Imagine you get so deep into writing, that you forget you are writing. The story just flows from you, through you, and out into the world….The first step is to give up the idea you will ever fail, or ever succeed. Prepare to serve only the needs of the story. Then move your hands, breathe.
When I really, really need to get rolling, I love to disappear. And the best way to do that is Amtrak. From Seattle to Portland and back, I can write for eight uninterrupted hours. I sit with a glass of bourbon beside me and The Replacements’s album Tim in my headphones.
Having a writing practice is like rowing out to sea in a small boat with a typewriter and sandwiches, hoping for the arrival of some strange bird in the sky.
Whenever my writing begins to feel boxed in, as if the words no longer possess any degree of freedom, trickling out painfully one by one, I remind myself of Grace Paley’s famous aphorism: ‘Everyone, real or imagined, deserves the open destiny of life.’ This is true for ourselves, certainly, but also for our characters and for the words through which we render their stories. Given my own predilection for mystery and unknowability, one of the most satisfying ways I’ve discovered to break free of this intellectual funk is to defamiliarize my experience by reengaging with works of art that efface boundaries, tap into our subconscious, and surface feelings of the unknown that I can impart to my own writing.
Isn’t one’s pain quotient shocking enough without fictional amplification, without giving things an intensity that is ephemeral in life and sometimes even unseen? Not for some. For some very, very few that amplification, evolving uncertainly out of nothing, constitutes their only assurance, and the unlived, the surmise, fully drawn in print on paper, is the life whose meaning comes to matter most.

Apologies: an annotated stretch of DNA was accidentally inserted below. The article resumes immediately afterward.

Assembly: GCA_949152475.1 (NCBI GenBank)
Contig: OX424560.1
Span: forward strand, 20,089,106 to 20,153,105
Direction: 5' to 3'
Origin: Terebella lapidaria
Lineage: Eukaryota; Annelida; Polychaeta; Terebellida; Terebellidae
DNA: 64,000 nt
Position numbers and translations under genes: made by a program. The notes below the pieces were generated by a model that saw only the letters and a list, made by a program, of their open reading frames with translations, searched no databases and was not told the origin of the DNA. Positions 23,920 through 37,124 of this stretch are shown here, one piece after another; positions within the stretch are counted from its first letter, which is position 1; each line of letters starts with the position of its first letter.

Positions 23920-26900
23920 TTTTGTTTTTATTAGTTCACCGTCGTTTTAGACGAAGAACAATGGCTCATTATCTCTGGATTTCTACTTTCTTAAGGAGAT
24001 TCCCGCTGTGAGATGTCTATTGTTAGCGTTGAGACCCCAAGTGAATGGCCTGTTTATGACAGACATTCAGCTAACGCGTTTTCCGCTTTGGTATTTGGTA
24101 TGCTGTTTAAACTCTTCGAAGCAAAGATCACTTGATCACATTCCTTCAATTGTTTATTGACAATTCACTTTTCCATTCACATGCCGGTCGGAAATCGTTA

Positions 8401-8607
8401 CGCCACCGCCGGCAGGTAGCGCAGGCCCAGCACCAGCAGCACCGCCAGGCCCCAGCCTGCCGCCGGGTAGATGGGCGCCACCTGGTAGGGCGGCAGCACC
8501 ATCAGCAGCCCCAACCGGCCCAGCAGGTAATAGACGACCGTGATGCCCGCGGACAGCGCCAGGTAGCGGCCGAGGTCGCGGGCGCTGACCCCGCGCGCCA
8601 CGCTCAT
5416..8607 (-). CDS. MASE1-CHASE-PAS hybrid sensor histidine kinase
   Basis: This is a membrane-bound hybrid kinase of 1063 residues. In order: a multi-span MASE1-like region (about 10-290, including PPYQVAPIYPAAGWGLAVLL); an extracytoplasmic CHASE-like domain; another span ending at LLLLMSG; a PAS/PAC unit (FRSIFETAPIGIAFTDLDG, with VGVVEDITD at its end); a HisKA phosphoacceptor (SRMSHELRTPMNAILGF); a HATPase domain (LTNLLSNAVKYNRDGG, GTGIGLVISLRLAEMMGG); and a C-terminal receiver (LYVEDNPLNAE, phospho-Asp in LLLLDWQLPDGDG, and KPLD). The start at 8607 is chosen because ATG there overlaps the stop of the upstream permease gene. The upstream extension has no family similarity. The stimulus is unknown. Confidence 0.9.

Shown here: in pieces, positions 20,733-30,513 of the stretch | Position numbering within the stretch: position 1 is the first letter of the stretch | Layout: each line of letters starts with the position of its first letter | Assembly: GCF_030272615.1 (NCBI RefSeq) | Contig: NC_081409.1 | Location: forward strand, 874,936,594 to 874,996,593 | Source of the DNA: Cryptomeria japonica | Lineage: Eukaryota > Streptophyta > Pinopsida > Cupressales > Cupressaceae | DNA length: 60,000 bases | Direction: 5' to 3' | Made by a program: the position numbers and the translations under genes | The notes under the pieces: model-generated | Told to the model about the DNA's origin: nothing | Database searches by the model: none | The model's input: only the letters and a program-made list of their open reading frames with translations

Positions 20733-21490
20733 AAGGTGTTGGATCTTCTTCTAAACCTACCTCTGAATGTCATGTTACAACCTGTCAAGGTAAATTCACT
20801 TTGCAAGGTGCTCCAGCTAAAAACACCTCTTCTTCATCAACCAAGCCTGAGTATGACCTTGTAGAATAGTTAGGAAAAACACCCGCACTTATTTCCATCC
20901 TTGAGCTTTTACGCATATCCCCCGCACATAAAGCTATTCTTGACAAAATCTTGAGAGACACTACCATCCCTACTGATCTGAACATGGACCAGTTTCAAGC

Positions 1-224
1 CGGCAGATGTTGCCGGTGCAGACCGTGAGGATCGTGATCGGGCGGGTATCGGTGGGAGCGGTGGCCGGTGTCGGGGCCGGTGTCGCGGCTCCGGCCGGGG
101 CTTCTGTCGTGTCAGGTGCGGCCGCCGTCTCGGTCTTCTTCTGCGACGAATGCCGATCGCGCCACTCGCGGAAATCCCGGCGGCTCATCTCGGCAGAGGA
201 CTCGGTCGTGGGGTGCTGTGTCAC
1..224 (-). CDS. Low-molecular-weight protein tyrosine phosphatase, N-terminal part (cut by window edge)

For years and years, there’s been only one book I turn to when I feel the well dry up: The Lover by Marguerite Duras, and specifically the opening paragraph….I hope by memorizing it I will have absorbed it, and by absorbing it I will have in my lungs and blood the residue of that audacity to use when I sit down to write. Write fearless sentences, that first paragraph teaches me. Tell the savage truth, it insists.
Tucker had been walking for six hours through early morning ground fog that rose in shimmering waves.
“Finally, you’ve learned to crawl
inside the meat of your silence.”
—Erika L. Sánchez, “Girl,” from Lessons on Expulsion (2017)
Have a dog, or get one, or borrow one….When you’ve been deep in your head for a while, it’s important to touch something warm and alive, something mortal….While the dogs sniff a single blade of grass for two minutes, I find myself looking around. I notice a raptor overhead, an interesting human face, an overheard conversation, something discarded or forgotten in the grass. Be here for the writing life and be here for the real life. Each needs the other.